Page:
what is the difference between these two typedef/thread procedure declarations?

what is the difference between:

typedef struct _MyData {
    int val1;
    int val2;
} MYDATA, *PMYDATA;


DWORD WINAPI ThreadProc( LPVOID lpParam )
{
      PMYDATA pData;
      pData = (PMYDATA)lpParam;
      //
}


and

typedef struct MYDATA{
      int val1;
      int val2;
} MYDATATYPE;

DWORD WINAPI ThreadProc( LPVOID lpParam )
{
      MYDATATYPE* pData = (MYDATATYPE*)lpParam;
      //
}


just different syntax?
PMH4514Asked:
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AxterCommented:
The first one is not portable because it's using a name that begins with an underscore (_MyData).
Names that begin with an underscore are reserved for the implementation IAW C++ standard.

Also the first one is less efficient since it first initialize the variable, and then it sets the value.

When possible, you should always try to declare and initialize the value at the same time.

If you're just asking about the typedef, there is no runtime differences, but I would recommend using the first typedef method (once you remove the underscore).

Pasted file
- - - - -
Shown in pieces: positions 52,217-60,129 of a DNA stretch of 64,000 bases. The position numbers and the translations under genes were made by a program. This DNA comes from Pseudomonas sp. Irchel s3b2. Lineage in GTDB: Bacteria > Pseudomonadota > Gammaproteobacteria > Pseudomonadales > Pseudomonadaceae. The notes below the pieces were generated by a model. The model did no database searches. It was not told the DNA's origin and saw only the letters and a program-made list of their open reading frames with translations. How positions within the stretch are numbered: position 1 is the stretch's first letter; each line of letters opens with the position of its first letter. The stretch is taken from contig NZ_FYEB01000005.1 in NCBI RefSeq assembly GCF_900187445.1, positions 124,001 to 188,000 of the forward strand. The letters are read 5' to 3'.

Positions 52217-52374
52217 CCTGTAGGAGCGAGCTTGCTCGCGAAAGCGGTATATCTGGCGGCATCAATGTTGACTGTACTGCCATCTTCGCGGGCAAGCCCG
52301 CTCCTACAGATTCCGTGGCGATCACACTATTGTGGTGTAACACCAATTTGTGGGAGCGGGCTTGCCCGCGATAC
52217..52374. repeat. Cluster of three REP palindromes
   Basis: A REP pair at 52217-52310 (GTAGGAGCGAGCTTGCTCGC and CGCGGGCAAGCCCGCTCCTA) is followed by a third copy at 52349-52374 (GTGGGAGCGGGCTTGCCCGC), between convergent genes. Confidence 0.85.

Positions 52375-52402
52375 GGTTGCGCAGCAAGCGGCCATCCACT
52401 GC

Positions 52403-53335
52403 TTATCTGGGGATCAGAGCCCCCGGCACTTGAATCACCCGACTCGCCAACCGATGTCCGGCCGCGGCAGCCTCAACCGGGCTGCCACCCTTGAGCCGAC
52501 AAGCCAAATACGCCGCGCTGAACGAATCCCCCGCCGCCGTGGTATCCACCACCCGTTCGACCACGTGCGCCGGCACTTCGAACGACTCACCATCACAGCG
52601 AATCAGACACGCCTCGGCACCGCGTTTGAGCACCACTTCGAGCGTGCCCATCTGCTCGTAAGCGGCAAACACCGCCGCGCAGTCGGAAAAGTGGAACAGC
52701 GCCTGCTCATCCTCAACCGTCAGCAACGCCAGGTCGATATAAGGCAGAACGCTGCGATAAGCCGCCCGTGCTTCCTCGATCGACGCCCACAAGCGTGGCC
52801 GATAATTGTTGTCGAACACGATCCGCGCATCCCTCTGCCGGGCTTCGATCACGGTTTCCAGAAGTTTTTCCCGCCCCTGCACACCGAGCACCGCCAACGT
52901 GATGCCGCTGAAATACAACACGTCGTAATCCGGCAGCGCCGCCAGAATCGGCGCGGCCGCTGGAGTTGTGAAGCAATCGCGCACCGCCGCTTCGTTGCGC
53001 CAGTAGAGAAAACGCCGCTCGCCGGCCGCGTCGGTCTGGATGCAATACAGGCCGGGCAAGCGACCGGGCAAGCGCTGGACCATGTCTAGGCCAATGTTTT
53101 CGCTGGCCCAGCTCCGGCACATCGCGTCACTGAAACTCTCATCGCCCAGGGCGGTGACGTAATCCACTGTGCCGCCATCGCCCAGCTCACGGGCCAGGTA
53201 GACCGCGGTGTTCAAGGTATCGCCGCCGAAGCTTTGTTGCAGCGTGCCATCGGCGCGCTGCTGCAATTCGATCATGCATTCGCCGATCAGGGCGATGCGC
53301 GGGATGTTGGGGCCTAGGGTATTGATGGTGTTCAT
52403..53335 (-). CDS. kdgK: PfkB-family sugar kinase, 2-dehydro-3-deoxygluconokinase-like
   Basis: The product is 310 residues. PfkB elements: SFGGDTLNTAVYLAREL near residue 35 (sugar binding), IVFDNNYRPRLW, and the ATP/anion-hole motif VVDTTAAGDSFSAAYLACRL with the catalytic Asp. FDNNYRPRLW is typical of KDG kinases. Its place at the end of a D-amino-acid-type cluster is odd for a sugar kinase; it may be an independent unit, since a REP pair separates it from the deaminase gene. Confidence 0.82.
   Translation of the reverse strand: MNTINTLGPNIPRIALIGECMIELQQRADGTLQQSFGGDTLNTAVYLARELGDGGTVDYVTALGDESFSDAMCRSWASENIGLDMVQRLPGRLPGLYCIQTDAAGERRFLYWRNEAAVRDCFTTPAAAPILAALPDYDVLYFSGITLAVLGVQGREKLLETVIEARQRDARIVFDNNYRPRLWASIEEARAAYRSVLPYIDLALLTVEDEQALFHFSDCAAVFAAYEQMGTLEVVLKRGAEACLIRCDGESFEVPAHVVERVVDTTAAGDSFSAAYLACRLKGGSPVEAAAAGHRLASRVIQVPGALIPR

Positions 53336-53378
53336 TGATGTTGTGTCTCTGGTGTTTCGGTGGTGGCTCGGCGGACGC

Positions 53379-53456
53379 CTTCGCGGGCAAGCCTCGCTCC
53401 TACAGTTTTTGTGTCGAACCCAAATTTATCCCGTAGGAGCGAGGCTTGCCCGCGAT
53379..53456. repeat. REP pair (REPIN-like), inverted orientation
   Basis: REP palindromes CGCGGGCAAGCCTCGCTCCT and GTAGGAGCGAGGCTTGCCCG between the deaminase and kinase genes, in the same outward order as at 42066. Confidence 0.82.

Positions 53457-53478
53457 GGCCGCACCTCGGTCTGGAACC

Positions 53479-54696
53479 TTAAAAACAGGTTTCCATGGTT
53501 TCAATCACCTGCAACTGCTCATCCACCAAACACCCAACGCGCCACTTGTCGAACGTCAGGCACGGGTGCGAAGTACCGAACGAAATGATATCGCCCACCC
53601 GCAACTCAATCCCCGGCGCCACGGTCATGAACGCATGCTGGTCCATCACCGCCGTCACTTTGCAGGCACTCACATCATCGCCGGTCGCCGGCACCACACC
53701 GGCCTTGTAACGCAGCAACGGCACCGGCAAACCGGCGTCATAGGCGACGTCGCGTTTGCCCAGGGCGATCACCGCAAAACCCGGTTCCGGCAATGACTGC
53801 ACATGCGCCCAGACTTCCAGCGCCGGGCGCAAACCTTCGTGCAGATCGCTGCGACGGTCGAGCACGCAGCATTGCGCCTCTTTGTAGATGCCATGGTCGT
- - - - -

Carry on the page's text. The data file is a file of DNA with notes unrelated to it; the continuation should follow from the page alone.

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PMH4514Author Commented:
the 2nd is the way I have been doing it. The first I saw ont MSDN.  The first one becomes portable removing the underscore? You also mention the first is less efficient, so why would you recommend it over the 2nd?
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AxterCommented:
>>You also mention the first is less efficient, so why would you recommend it over the 2nd?

I stated I recommend the typedef on the first one over the 2nd one.
I was not referring to the actual variable declaration and initialization.
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AxterCommented:
>>You also mention the first is less efficient
FYI:
Most compilers will compile away the difference between the two.  But IMHO, why depend on the compiler to do it, when you can setup the code more efficiently yourself.  Moreover the more efficient method requires less code, and IMHO, it's easier to read.
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PMH4514Author Commented:
gotcha. thanks!
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